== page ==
Throughout the past decade, physicians at Texas Scottish Rite Hospital for Children have been studying the effectiveness of both the Ponseti casting method and the French functional (physical therapy) method of stretching, massaging and taping and comparing the results with patients who have undergone surgery. Results of these studies have been presented at national and international conferences, such as the Pediatric Orthopaedic Society of North America annual meeting, the International Clubfoot Symposium, Brandon Carrell Visiting Professorship and the American Academy of Orthopaedic Surgeons annual meeting, and have been published in the Journal of Pediatric Orthopaedics.
After correction has been achieved, maintenance of correction may require the full-time (23 hours per day) use of a splint—also known as a foot abduction brace (FAB)—on both feet, regardless of whether the TEV is on one side or both, for several weeks after treatment. Part-time use of a brace (generally at night, usually 12 hours per day) is frequently prescribed for up to 4 years. Without the parents' participation, the clubfoot will almost certainly recur, because the muscles around the foot can pull it back into the abnormal position. Approximately 20% of infants successfully treated with the Ponseti casting method may require a surgical tendon transfer after two years of age. While this requires a general anesthetic, it is a relatively minor surgery that corrects a persistent muscle imbalance while avoiding disturbance to the joints of the foot.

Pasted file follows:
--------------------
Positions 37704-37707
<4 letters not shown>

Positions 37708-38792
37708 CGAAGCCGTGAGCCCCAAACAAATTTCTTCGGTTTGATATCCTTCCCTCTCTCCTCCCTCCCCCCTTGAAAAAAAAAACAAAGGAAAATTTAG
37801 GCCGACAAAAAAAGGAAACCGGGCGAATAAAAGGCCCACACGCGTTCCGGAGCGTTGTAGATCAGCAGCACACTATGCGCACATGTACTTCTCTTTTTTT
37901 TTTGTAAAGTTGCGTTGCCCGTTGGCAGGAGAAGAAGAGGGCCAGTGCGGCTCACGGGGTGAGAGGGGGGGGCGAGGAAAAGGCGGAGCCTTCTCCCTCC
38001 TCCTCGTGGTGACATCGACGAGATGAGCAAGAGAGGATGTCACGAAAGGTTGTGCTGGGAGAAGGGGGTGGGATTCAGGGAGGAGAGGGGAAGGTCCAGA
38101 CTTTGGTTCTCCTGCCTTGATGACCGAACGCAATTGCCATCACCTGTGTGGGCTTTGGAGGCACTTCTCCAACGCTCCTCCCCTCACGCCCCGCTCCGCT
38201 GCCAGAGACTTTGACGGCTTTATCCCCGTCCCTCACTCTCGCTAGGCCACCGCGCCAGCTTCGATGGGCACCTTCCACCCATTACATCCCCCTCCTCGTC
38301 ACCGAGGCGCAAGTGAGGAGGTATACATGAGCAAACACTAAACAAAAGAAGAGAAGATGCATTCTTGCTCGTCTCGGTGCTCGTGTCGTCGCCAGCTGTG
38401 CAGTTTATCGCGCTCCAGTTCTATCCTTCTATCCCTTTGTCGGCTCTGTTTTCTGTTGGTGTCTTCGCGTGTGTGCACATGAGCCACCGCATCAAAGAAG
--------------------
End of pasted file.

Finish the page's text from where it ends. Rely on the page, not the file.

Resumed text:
The developer of the Ponseti Method, Dr Ignacio Ponseti, was still treating children with clubfeet (including complex/atypical clubfeet and failed treatment clubfeet) at the University of Iowa Hospitals and Clinics well into his 90s. He was assisted by Dr Jose Morcuende, president of the Ponseti International Association.
The long-term outlook  for children who experienced the Ponseti Method treatment is comparable to that of non-affected children.